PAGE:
The CBA discussions are scheduled to continue tomorrow on June 30th, which is the last day that a deal can be done before a lock-out is invoked. Which of course makes me wonder, do these parties have something more important going on today?
Young asks the question of why the option was picked up on Byron Mullens, who has seen very little action in the past two seasons. I'll counter with this - many of you thought that you'd never be able to forget Nenad Krstic. Well...Mullens has the talent to make you forget Nenad Krstic.
Here is a handy article that provides to you in bullet-point format what each side of the labor dispute is fighting for. Of course, the answer is always "money," but keep this checklist in mind when the two parties seek to present their cases to the public.
Any list that kicks off with the phrase, "It's time to discuss Dana Barros' hip-hop career" is getting a link from me. Heaven help us, have we already descended to this point, and the lockout has not even started? Still, great list though.
Given the scrutiny and day-to-day reexamination of his value that he's subjected to, should Russell Westbrook take a page from Ron Artest's book and henceforth be known as "Blogosphere?"
Here is a good stab at understanding the deeper intricacies of the issues that are being debated at the negotiation table.
More links after the jump.
Ziller takes a stab at providing a counterweight to yesterday's Grantland piece about applying math to measure sports. I think both sides have merit, but there is something so alluring about chasing that perfect number that tells you everything you want to know about Jose Barea. (aside - this is how you know numbers should not define Barea - he's currently dating a former Miss Universe who is probably taller and richer than he is).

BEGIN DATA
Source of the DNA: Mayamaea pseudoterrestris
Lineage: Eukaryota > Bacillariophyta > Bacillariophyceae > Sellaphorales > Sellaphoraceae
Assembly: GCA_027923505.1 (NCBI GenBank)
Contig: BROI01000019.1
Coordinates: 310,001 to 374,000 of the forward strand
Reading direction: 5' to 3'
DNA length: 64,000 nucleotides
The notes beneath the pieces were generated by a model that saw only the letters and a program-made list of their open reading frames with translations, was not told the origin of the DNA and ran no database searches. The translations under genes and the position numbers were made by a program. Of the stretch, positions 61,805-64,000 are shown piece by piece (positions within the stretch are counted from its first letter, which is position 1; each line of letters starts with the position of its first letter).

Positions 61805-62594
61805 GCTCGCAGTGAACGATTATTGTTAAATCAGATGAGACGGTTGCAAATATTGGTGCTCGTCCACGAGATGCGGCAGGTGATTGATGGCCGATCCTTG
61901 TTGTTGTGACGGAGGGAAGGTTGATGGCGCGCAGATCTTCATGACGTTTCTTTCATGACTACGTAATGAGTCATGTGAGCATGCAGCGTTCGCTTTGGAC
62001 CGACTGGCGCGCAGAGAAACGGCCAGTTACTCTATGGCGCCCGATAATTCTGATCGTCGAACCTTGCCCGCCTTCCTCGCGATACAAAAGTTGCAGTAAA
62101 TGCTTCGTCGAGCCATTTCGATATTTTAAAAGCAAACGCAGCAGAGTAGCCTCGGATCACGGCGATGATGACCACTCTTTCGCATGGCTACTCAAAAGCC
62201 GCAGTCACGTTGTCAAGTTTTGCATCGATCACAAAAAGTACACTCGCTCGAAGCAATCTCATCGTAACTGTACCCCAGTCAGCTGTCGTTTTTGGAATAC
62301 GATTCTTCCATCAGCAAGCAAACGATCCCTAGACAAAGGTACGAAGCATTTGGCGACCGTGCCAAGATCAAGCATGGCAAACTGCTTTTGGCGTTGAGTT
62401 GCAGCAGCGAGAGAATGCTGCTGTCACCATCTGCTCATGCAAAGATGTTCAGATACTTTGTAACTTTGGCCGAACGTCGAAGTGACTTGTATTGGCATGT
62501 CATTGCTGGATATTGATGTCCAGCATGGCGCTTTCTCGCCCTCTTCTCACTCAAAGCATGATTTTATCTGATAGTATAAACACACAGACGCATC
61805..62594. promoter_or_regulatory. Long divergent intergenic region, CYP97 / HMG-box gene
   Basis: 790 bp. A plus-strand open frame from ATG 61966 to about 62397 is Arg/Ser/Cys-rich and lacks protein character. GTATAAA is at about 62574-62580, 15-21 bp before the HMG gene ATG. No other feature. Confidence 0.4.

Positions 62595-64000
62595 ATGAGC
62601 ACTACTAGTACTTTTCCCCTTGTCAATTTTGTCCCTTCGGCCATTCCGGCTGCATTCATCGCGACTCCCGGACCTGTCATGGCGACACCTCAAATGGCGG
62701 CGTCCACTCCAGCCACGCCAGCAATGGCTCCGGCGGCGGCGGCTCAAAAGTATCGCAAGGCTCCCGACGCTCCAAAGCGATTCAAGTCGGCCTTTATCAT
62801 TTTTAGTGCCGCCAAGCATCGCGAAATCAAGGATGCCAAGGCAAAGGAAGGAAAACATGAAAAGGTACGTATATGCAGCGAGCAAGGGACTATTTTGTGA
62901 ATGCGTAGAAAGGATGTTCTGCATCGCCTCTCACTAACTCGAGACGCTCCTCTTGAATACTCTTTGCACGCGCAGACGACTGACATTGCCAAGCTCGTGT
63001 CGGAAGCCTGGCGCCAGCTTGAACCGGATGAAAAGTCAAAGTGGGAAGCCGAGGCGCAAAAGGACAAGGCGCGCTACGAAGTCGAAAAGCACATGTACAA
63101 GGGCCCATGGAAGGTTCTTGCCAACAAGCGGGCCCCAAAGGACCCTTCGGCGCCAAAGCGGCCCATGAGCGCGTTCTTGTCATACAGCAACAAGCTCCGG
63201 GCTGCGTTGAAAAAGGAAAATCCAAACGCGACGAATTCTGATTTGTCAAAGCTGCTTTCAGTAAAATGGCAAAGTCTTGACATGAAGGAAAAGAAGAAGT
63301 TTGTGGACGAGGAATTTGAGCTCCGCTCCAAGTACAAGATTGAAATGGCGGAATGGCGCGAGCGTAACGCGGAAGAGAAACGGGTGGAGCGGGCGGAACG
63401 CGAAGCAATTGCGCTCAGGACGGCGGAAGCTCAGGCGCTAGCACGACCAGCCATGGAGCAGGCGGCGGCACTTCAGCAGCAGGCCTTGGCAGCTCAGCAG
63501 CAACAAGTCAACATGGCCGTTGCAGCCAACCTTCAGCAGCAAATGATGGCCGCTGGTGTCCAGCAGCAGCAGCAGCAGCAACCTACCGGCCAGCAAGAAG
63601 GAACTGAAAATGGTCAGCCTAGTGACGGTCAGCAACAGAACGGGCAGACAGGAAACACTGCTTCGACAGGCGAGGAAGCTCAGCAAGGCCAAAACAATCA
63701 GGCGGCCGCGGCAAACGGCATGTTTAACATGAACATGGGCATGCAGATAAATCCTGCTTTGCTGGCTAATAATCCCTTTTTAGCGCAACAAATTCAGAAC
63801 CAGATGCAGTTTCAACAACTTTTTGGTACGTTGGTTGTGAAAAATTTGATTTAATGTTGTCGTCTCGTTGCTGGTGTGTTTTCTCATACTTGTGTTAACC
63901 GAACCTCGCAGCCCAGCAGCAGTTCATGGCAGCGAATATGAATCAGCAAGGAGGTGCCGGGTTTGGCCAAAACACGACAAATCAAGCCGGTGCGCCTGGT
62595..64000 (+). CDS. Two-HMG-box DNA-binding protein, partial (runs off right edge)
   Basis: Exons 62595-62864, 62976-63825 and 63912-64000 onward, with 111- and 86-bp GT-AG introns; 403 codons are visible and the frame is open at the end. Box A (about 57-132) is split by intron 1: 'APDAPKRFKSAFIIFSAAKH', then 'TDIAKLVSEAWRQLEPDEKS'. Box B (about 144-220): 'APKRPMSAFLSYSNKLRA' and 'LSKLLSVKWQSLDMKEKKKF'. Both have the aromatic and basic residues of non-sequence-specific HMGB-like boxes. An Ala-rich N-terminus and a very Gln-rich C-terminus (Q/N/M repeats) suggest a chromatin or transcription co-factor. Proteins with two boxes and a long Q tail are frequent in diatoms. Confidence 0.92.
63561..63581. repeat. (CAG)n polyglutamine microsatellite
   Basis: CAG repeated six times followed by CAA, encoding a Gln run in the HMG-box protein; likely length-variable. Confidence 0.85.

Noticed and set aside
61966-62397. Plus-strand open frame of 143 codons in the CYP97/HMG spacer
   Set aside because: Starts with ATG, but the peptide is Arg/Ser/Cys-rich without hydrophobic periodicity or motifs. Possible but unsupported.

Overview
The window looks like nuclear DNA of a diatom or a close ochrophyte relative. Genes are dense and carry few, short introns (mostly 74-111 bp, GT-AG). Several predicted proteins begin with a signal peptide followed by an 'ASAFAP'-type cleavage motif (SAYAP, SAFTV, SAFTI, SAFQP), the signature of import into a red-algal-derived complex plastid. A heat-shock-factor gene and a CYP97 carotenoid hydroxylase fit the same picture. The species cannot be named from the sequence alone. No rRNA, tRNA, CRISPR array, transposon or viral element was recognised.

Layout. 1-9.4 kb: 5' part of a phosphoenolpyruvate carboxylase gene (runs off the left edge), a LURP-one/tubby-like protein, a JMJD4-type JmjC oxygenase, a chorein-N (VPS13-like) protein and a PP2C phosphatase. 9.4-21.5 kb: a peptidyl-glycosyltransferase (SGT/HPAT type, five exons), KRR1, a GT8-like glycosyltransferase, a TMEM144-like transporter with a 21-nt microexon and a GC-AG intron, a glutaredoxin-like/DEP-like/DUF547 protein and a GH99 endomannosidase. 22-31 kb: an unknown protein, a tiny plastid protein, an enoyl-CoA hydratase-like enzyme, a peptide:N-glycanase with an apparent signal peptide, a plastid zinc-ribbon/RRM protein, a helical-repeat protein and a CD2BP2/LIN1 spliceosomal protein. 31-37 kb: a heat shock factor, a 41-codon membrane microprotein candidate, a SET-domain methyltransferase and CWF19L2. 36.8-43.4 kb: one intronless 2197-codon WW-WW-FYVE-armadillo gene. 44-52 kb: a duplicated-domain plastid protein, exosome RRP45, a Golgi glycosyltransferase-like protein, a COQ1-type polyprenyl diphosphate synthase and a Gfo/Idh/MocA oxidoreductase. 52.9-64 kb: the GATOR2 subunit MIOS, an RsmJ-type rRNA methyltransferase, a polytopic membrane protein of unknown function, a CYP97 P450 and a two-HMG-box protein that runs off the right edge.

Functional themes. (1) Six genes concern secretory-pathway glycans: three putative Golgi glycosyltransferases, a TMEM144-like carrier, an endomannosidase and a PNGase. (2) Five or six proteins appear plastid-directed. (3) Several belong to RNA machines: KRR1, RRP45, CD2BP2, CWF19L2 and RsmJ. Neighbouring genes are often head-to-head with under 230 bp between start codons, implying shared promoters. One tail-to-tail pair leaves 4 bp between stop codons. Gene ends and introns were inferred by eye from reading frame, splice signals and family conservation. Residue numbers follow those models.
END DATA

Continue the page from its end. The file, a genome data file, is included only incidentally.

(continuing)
Here is another detailed and a little less snarky argument against the Grantland piece. I think that the author draws out an important antagonistic sentiment with this assertion:
Lehrer dresses his argument up in a Malcolm Gladwell-like pop sociology motif, but it's the same argument that curmudgeony (sic) old sportswriters have been using since the dawn of time: these geeks aren't really sports fans. Not like the rest of us. If only they could get their heads out of their spreadsheets now and then, they could learn to live life a little, enjoy themselves a bit.
For some reason, the whole debate reminds me of this scene from White Men Can't Jump.
the WoW team assembles to break down the draft of each of the five teams in the Atlantic Division. It is one of the rare times where the Nets finish first in something.
The CBA labor talks have not progressed, and parties are expected to meet tomorrow to try to forge things out at the last minute. Unless, of course, they don't, and simply vote for an extension. Classic David Stern:
"I sure would like to see us make a deal..."
Horror of Horrors, there is a legitimate threat that we won't have any sports (basketball or football) to watch on Christmas Day. Yeah, I checked. Christmas falls on a Sunday this year.
Good news for Thunder fans - the Nuggets traded for a guard who George Karl actually traded away five years ago. Pity the Nuggets fans though, as if they didn't have enough to stress about in watching Karl sit like a Rodin statue while the Thunder accelerate past them.
It is interesting that at an event designed to promote the advancement of life sciences and the biotech industry, one of the main attractions is a life-size cardboard cutout of Kevin Durant.
Even people in the Philippines are starting to freak out that there may not be an NBA season next year.
For the third consecutive year, the Thunder are sending their dancers, the Thunder Girls, to China to help promote the NBA in international markets.
Note to the NBA: if you don't fix the labor situation, it will afford even more free time for our pro athletes, which means ridiculous trends like "planking" will become all the rage. I for one am not looking to the day when a pic shows up on Twitter of Kendrick Perkins planking on top of pygmy goats.